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I've been fixing leaking faucets in a bathroom. There are total six faucets in a bathroom, two made into a bathroom basin, two made into the wall in the shower tube and the last two are on the wall on top of the mop sink.

I have fixed the leaks with basin's faucets but was unable to do it with other four faucets because have failed to remove the faucet covers.

They seems to be stuck. To get a better grip I wrapped some duct tape around the chrome covers and then used the spanner - but to no avail. Tried the strap wrench - no luck too.

I thought it could be the silicon sealant that glued the covers to the wall - but after I have removed most of the sealant (used the sealant remover to soften the sealant and then putty knife) it has not not changed the situation at all as the cover is still stubornly refusing to unscrew.

Any ideas how can I get these covers off? Can you recomend some special tools? I was thinking about a type of a pipe wrench for cone shaped pipe (as the cover is shaped as a cone)?

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Can you provide a link to a photo? –  BMitch Apr 18 '11 at 15:52
    
Upvoted Randalls answer. Be careful in applying force, odds are if its not just coming loose with a firm tug that there is a screw or fastener holding it on. –  Freiheit Jun 13 '11 at 17:06
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5 Answers 5

Go to your local hardware store and purchase a strap wrench:

enter image description here

The rubber strap wraps around and grips the cover. Then you rotate the wrench anticlockwise to unscrew the cover off the tap. The strap prevents scratching of the chrome which would normally occur trying to unscrew the tap with the jaws of a regular wrench.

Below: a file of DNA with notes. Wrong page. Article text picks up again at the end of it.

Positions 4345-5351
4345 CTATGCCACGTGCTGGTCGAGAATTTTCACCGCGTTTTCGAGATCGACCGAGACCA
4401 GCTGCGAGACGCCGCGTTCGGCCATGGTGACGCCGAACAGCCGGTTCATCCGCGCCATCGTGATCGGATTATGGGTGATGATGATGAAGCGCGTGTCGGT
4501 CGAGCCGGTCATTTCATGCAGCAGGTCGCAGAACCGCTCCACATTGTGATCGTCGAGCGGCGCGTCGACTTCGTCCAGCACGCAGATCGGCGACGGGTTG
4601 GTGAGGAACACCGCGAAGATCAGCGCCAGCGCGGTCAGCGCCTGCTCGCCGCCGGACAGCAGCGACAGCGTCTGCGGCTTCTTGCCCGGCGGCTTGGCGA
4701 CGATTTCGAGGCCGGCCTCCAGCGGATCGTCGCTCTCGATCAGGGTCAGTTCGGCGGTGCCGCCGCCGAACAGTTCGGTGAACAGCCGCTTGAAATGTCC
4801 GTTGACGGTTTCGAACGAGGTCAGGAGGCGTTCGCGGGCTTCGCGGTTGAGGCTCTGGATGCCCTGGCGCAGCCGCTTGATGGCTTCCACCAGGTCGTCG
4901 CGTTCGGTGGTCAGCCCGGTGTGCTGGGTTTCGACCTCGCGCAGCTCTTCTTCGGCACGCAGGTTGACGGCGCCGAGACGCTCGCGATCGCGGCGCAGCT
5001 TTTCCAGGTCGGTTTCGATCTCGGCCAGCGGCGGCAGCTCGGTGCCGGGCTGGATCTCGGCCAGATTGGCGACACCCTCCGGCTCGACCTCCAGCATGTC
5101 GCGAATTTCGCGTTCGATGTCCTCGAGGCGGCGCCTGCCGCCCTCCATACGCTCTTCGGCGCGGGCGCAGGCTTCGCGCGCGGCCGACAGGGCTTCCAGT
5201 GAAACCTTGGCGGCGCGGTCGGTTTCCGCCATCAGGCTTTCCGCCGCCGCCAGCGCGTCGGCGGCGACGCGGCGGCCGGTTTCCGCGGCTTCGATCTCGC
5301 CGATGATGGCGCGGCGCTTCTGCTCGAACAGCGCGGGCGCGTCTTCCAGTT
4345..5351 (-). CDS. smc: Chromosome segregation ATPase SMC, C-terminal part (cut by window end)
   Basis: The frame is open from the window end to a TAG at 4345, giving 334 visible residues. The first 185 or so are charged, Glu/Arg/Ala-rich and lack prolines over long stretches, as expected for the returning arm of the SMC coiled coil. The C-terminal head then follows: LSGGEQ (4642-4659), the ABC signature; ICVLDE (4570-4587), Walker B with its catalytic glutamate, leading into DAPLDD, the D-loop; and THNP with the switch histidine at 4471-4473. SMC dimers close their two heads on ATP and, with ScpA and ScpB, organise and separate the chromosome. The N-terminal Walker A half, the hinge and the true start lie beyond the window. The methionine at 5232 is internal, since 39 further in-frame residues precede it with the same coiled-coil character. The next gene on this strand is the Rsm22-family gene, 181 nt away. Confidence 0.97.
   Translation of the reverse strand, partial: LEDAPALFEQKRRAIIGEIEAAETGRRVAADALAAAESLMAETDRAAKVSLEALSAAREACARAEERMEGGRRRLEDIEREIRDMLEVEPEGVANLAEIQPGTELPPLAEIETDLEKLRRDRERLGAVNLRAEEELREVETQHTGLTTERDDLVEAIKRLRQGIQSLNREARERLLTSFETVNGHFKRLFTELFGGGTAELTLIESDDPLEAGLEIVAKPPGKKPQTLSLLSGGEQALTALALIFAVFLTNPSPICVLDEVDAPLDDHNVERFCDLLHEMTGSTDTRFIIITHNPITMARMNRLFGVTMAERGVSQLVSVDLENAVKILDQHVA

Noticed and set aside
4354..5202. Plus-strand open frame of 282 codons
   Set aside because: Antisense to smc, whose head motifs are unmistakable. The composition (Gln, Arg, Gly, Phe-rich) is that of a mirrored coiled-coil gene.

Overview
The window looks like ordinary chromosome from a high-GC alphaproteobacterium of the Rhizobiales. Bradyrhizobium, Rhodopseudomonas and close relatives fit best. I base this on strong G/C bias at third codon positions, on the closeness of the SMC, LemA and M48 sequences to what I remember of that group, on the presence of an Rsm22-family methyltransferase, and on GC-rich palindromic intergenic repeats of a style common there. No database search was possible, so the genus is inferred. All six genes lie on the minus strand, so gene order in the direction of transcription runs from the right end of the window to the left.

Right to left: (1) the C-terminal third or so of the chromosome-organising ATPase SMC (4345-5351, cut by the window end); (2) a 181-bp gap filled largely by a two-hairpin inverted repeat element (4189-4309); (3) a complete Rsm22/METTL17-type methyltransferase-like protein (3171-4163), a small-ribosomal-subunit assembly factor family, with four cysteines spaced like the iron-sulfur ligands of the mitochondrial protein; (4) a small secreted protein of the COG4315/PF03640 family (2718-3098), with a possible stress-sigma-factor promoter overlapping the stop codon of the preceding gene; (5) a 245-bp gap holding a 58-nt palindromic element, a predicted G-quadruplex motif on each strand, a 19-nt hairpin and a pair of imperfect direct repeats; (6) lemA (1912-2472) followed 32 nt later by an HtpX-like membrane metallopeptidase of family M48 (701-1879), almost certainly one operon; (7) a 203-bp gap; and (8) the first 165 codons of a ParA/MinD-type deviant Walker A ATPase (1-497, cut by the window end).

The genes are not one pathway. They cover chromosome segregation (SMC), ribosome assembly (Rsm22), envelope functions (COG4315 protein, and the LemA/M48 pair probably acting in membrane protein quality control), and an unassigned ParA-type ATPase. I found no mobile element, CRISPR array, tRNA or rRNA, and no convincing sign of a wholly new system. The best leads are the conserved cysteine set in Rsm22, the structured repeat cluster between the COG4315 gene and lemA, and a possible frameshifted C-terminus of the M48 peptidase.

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I've had success removing these with generous applications of CLR to eat through any calcium, lime, and rust deposits that may be worked into the threads.

The hard part is to get the CLR to maintain contact with the affected areas for a long enough time to get the deposits to dissolve.

I've had mixed success with a saturated rag wrapped around the faucet, and better success with a shallow pan containing CLR (diluted as directed) that I submerged the faucet threads under for an hour or so. Just put some scrap blocks or something under the pan in the sink to get the liquid to the right height.

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You might be able to use a propane torch to heat up the parts and loosen them. If the covers are that tough to remove, it might be that they are too far gone to salvage and you will just have to break them off.

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I agree with B Mitch that a photo would be really useful.

There's often a set screw in an inconspicuous spot on the faucet handle (I'm guessing what I call a handle you call a cover?). Double check for that - it could be covered by grime, but should otherwise look like a small allen wrench head. Use a mirror to make sure you're getting a good look at the backside and underside of the handle.

The other possibility is that there's a small plastic "decorative" cap covering the screw. On my kitchen sink, the hot and cold faucets each have a red or blue ring around it - that's masking the indentation where you put in a screwdriver to pop off the chrome-finished top.

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The faucet is probably held in place due to build up of sediments over the years in the threads. Have you given WD-40 a try? Spraying a a good amount in to the threaded area could help to loosen up the various gunk that is keeping them stuck in place.

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WD-40 is not a penetrating oil. So YMMV when using it in this type of situation. –  Tim Meers May 31 '11 at 18:02
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protected by BMitch Aug 5 '12 at 0:37

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